Time magazine says the March 5, 2003 e-mail from an unknown Army Corps of Engineers official says Deputy Defense Secretary Paul Wolfowitz gave his deputy Douglas Feith the authority to "execute" the contract for restoring Iraq's oil industry.
According to the magazine, the e-mail says Feith approved the contract "contingent on informing WH (White House) tomorrow."
"We anticipate no issues since action has been coordinated w VP's (Vice President's) office."
A Cheney spokesman says the vice president "has played no role whatsoever in government-contract decisions involving Halliburton" since 2000, and that any contact over the contract was merely to prepare the vice president for possible controversy over such a lucrative deal going to his former firm.
Halliburton took in $3.6 billion last year from contracts to serve U.S. troops and rebuild the oil industry in Iraq. Halliburton executives say the company is getting about $1 billion a month for Iraq work this year.
The firm, which won large Pentagon contracts under the Clinton administration as well as the current one, has been under intense scrutiny for its performance in Iraq.
In March, the Pentagon said it plans to withhold about $300 million in payments to the company because of possible overcharging for meals served to troops in Iraq and Kuwait.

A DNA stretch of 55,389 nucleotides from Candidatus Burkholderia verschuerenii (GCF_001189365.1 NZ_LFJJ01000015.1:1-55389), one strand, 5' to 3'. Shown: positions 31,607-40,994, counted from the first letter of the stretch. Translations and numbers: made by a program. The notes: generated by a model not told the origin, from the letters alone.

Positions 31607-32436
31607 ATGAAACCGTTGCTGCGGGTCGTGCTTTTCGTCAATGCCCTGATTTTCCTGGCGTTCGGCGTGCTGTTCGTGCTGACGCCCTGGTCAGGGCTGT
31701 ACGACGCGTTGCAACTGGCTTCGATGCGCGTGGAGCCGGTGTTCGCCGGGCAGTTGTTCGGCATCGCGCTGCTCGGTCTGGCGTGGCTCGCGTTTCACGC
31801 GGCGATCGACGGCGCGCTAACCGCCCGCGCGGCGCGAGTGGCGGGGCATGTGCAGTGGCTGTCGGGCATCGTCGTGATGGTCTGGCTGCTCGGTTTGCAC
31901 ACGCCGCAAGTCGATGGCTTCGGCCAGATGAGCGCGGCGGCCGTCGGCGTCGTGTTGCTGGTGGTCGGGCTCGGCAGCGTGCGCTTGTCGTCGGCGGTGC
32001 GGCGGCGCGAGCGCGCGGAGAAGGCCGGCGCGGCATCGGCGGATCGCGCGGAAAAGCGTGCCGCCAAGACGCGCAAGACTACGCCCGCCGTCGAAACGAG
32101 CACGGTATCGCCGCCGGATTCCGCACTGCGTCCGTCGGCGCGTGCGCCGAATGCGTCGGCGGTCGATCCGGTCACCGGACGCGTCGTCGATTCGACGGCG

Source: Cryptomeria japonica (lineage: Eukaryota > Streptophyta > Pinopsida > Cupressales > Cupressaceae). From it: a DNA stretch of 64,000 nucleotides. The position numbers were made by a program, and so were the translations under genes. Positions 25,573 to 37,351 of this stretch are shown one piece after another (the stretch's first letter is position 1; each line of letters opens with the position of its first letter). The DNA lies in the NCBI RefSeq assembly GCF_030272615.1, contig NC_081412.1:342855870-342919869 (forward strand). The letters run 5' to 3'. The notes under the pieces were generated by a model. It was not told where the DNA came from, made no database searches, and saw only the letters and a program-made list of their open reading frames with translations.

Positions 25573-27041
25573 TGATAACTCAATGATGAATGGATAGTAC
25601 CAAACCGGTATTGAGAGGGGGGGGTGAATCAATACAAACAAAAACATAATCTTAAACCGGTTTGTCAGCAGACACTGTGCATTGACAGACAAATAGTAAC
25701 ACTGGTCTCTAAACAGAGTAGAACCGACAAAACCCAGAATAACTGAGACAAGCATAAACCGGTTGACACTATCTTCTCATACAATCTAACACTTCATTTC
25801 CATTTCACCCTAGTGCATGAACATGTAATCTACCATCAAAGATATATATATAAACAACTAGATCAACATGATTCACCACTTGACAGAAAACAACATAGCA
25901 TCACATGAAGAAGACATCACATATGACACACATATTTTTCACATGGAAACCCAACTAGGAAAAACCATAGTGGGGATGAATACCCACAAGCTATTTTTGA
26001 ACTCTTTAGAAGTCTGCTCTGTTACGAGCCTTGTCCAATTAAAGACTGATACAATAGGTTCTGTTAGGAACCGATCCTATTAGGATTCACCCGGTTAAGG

Halliburton and its military services subsidiary, KBR, face a criminal investigation into alleged misdeeds in government work in Iraq and Kuwait. In this case, Pentagon auditors accuse KBR of overestimating the number of troops to be served meals, thus reaping millions in overcharges.
Halliburton has said any mistakes in estimating the number of troops came from having to operate in a war zone where the numbers changed quickly and unpredictably.
Halliburton's other problems include allegations of a kickback scheme by two former workers in Kuwait that prompted Halliburton to reimburse the Pentagon $6.3 million; faulty cost estimates on the $2.7 billion contract to serve troops in Iraq, including failing to tell the Pentagon that KBR fired two subcontractors; and a separate audit that accused KBR of overcharging by $61 million for gasoline delivered to serve the civilian market in Iraq last year. Halliburton has said the charges were proper.
Halliburton paid $2 million in 2002 to settle charges it inflated costs on a maintenance contract at now-closed Fort Ord in California.
Federal authorities also are investigating whether Halliburton broke the law by using a subsidiary to do business in Iran, whether the company overcharged for work done for the Pentagon in the Balkans and whether it was involved in an alleged $180 million bribery scheme in Nigeria. The company admitted in 2003 that it improperly paid $2.4 million to a Nigerian tax official.
Previous reports indicate Halliburton studied the possibility of privatizing Pentagon contracts when Cheney was defense secretary, then was awarded one of the first private deals. Cheney became CEO after leaving the Pentagon.
A financial disclosure form obtained by CBSNews.com indicates that Cheney received deferred income from the firm after becoming vice president.